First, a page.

“Jesus knew what we numb ones must always learn again: (a) that weeping must be real because endings are real; and (b) that weeping permits newness. His weeping permits the kingdom to come. Such weeping is a radical criticism, a fearful dismantling because it means the end of all machismo; weeping is something kings rarely do without losing their thrones. Yet the loss of thrones is precisely what is called for in radical criticism.”
Walter Brueggemann, Prophetic Imagination: Revised Edition
“Pharaoh is clearly a metaphor. He embodies and represents raw, absolute, worldly power. He is, like Pilate after him, a stand-in for the whole of the empire. As the agent of the “empire of force,” he reappears in many different personae.9”
Walter Brueggemann, Truth Speaks to Power: The Countercultural Nature of Scripture
“The Sabbath rest of God is the acknowledgment that God and God’s people in the world are not commodities to be dispatched for endless production and so dispatched, as we used to say, as “hands” in the service of a command economy. Rather they are subjects situated in an economy of neighborliness. All of that is implicit in the reality and exhibit of divine rest.”
Walter Brueggemann, Sabbath as Resistance:
“It occurs to me that the situation of the church in our society, perhaps the church everywhere always, is entrusted with a truth that is inimical to present power arrangements. The theological crisis in the church—that shows up in preaching and in worship as elsewhere—is that the church has largely colluded with the totalism of the National Security State. Or more broadly, has uncritically colluded with Enlightenment reason that stands behind the National Security State that makes preaching Easter an epistemological impossibility.”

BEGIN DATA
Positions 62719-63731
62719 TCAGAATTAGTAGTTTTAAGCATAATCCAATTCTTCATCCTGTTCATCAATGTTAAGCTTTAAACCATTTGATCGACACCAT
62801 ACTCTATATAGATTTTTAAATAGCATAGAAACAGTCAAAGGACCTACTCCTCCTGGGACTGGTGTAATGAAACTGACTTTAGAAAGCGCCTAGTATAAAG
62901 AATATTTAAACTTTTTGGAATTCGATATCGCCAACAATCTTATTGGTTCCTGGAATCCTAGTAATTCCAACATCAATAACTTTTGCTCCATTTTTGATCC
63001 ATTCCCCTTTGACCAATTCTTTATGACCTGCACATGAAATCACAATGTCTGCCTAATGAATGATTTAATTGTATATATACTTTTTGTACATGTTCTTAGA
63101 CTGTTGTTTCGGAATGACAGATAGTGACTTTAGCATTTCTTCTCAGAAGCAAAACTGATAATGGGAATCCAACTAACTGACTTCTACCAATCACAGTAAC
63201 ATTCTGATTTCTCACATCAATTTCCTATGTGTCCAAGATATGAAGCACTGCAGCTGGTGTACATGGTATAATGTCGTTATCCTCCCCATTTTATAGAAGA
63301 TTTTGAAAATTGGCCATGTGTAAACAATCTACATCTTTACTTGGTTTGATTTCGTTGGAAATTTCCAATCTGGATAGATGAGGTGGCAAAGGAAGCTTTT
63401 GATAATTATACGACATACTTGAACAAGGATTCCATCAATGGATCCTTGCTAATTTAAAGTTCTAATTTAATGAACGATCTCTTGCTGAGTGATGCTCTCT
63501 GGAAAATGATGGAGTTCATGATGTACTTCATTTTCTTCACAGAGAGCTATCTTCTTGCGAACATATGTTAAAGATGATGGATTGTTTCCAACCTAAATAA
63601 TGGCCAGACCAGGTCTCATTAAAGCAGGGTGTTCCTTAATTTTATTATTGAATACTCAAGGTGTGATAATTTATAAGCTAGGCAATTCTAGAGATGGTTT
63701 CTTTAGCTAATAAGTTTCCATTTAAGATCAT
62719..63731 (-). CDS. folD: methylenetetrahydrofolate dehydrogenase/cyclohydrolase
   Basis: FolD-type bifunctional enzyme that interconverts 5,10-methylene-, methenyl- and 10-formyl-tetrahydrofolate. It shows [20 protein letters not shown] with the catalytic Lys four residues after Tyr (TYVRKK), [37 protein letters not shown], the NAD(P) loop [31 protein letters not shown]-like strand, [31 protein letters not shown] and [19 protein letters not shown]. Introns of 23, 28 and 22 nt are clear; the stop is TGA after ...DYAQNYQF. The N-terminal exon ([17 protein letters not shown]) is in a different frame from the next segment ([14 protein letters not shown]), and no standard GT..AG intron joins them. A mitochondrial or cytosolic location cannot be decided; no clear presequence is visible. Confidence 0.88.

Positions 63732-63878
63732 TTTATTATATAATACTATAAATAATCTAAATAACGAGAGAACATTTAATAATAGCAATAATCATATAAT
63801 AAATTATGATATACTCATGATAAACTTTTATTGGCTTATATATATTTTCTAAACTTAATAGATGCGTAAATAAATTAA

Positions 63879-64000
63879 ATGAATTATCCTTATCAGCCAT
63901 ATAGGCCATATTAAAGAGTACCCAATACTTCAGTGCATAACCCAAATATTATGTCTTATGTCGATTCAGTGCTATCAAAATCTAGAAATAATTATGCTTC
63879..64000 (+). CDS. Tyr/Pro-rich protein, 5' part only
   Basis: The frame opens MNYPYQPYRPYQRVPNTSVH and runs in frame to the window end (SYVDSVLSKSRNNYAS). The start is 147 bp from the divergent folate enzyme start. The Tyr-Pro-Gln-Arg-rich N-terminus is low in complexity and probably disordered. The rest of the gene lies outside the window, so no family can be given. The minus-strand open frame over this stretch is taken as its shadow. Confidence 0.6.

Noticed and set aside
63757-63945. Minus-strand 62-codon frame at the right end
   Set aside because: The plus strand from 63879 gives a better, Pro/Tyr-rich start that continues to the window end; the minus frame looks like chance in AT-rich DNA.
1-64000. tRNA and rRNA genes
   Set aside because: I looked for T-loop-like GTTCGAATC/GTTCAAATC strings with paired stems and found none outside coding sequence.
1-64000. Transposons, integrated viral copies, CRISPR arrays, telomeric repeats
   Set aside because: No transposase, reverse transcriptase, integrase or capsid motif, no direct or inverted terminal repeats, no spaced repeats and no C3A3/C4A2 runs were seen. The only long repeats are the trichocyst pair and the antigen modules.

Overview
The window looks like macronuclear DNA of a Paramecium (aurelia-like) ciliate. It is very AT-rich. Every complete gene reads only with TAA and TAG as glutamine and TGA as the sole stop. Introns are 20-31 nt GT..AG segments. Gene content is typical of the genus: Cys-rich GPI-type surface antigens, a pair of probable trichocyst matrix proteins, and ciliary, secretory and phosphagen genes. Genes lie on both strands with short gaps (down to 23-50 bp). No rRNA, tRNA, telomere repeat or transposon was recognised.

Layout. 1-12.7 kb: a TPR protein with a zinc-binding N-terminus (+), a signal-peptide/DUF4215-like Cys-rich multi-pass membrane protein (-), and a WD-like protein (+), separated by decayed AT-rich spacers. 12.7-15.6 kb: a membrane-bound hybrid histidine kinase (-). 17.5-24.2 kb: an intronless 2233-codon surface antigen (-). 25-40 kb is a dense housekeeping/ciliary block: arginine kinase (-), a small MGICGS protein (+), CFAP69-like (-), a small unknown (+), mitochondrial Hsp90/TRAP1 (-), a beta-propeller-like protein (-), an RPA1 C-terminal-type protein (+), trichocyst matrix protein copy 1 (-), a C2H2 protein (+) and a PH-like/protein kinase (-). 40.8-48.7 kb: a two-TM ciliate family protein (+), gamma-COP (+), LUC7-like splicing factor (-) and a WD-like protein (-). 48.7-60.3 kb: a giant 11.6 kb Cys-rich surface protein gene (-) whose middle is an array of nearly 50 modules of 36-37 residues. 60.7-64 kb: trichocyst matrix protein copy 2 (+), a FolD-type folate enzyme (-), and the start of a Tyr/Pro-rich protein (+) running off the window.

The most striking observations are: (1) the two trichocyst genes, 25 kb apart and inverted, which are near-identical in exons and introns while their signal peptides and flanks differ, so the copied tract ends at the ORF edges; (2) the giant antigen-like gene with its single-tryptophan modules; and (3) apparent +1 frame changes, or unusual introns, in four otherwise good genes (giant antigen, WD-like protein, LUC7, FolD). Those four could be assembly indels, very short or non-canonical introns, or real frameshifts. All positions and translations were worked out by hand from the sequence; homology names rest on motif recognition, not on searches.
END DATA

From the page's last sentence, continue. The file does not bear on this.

Walter Brueggemann, Truth Speaks to Power: The Countercultural Nature of Scripture
“The church will not have power to act or believe until it recovers its tradition of faith and permits that tradition to be the primal way out of enculturation. This is not a cry for traditionalism but rather a judgment that the church has no business more pressing than the reappropriation of its memory in its full power and authenticity.”
Walter Brueggemann, Prophetic Imagination: Revised Edition